VOW Flagship: Your Questions!

Talk about shows from the Voices of Wrestling podcast network and argue with us here.
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Rich Kraetsch
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VOW Flagship: Your Questions!

Post by Rich Kraetsch » Thu May 11, 2017 9:00 pm

This week on the Voices of Wrestling flagship podcast, Joe and Rich open up the VOW Forum mailbag and answer questions from our loyal listeners.

Questions include thoughts on the best/worst ring gear in wrestling, NJPW's American expansion, WWE projections for top indie stars, the future of 205 Live, FloSlam value and, of course, a lengthy discussion of Alex “The Pug” Porteau.

Support our sponsors: BloomTHAT (http://BloomThat.com/VOW) & Dollar Shave Club (http://dollarshaveclub.com/voices)

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VOW: http://www.voicesofwrestling.com/2017/0 ... questions/

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Re: VOW Flagship: Your Questions!

Post by supersonic » Thu May 11, 2017 9:44 pm

12:06

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Re: VOW Flagship: Your Questions!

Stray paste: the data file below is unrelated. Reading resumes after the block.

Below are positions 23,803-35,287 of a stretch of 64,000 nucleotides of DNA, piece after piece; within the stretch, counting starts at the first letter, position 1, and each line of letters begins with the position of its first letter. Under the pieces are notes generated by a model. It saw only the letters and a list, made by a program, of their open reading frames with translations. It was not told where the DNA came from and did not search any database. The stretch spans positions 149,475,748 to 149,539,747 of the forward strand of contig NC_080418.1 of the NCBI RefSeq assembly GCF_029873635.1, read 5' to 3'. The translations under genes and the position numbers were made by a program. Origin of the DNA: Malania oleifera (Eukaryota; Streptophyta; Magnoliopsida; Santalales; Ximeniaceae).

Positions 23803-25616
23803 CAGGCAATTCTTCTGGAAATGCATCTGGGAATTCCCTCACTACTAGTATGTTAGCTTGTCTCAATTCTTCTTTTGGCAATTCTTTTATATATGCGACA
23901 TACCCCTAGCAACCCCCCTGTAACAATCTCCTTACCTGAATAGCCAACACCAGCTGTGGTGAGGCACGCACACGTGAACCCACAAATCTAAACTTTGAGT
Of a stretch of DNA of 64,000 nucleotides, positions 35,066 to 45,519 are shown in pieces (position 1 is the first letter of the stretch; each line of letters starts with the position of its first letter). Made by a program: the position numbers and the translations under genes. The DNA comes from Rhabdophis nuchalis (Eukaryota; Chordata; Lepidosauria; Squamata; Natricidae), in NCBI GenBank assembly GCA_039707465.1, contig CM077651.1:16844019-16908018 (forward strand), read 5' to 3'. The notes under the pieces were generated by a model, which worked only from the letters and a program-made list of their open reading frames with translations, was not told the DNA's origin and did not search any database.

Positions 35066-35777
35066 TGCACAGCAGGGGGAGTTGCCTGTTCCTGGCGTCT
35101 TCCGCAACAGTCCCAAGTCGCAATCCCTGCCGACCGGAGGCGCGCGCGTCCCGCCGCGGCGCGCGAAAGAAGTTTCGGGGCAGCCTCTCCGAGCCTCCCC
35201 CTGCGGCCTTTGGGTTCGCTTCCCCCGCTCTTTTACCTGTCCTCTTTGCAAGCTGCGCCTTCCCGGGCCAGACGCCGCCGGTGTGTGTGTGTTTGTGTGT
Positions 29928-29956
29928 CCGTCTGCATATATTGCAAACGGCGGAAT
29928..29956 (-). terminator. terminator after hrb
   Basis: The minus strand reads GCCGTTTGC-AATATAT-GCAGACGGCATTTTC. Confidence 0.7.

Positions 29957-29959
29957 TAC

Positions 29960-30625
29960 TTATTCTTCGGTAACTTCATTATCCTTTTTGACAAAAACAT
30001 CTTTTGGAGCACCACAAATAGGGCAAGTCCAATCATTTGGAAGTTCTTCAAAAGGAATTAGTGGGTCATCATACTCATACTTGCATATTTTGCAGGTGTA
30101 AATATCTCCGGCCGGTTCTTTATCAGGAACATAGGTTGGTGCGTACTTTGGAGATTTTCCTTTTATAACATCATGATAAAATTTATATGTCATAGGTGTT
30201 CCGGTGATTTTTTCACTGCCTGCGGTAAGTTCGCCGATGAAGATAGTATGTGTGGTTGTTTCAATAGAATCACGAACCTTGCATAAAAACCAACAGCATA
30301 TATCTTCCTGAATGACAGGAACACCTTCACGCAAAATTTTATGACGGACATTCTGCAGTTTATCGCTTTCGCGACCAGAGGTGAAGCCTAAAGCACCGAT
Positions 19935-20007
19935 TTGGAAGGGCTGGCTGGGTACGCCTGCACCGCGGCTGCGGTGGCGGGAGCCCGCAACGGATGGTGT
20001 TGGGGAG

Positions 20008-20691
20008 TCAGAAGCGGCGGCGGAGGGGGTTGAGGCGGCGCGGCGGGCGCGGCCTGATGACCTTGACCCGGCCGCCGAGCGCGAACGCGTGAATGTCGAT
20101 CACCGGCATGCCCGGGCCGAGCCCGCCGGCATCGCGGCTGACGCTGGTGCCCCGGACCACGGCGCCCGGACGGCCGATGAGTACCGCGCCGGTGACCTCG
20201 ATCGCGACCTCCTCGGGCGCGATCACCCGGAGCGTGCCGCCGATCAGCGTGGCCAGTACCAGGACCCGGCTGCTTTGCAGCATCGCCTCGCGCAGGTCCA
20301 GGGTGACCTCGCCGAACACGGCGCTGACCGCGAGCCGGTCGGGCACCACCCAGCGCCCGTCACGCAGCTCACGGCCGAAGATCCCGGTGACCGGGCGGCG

Post by supersonic » Thu May 11, 2017 10:21 pm

As if WWE, which yanked Nakamura from ROH's 14th Anniversary weekend, gives a single shit about talents honoring their original bookings.

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Re: VOW Flagship: Your Questions!

Post by mlev76 » Thu May 11, 2017 10:44 pm

In the last week, Alex Porteau was a guest on AOW and now, he was discussed for a few minutes on VOW. Don't look now, but the Pug is having a resurgence!

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Re: VOW Flagship: Your Questions!

Post by Goat » Fri May 12, 2017 2:49 am

I was at the NJPW show in Rahway in 2011. I will swear on a stack of Bibles that the best match on that show was Dan Maff vs Toru Yano.

Also Naito vs Josh Daniels is the worst match I have ever seen live.

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Re: VOW Flagship: Your Questions!

Post by Ferrante207 » Fri May 12, 2017 3:14 am

I actually really enjoy the merch table culture of US indies. It's a point of appeal for me. You guys talk about humanizing vignettes of a guy like roddy strong yet when you interact with the actual human is diminishes their star?

A lot of wrestling fans are not capable of handling this dynamic with tact and grace (via being weirdos with little emotional and social IQ).

I have a greater rooting interest in guys like Elgin and David Starr bc I was able to talk briefly with them at limitless. I don't see this as a bad thing. My major issue with it is weirdo wrestling fans treating Indy wrestlers as rent a friends


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Re: VOW Flagship: Your Questions!

Post by mrjoshdude » Fri May 12, 2017 4:06 am

Ferrante207 wrote:I actually really enjoy the merch table culture of US indies. It's a point of appeal for me. You guys talk about humanizing vignettes of a guy like roddy strong yet when you interact with the actual human is diminishes their star?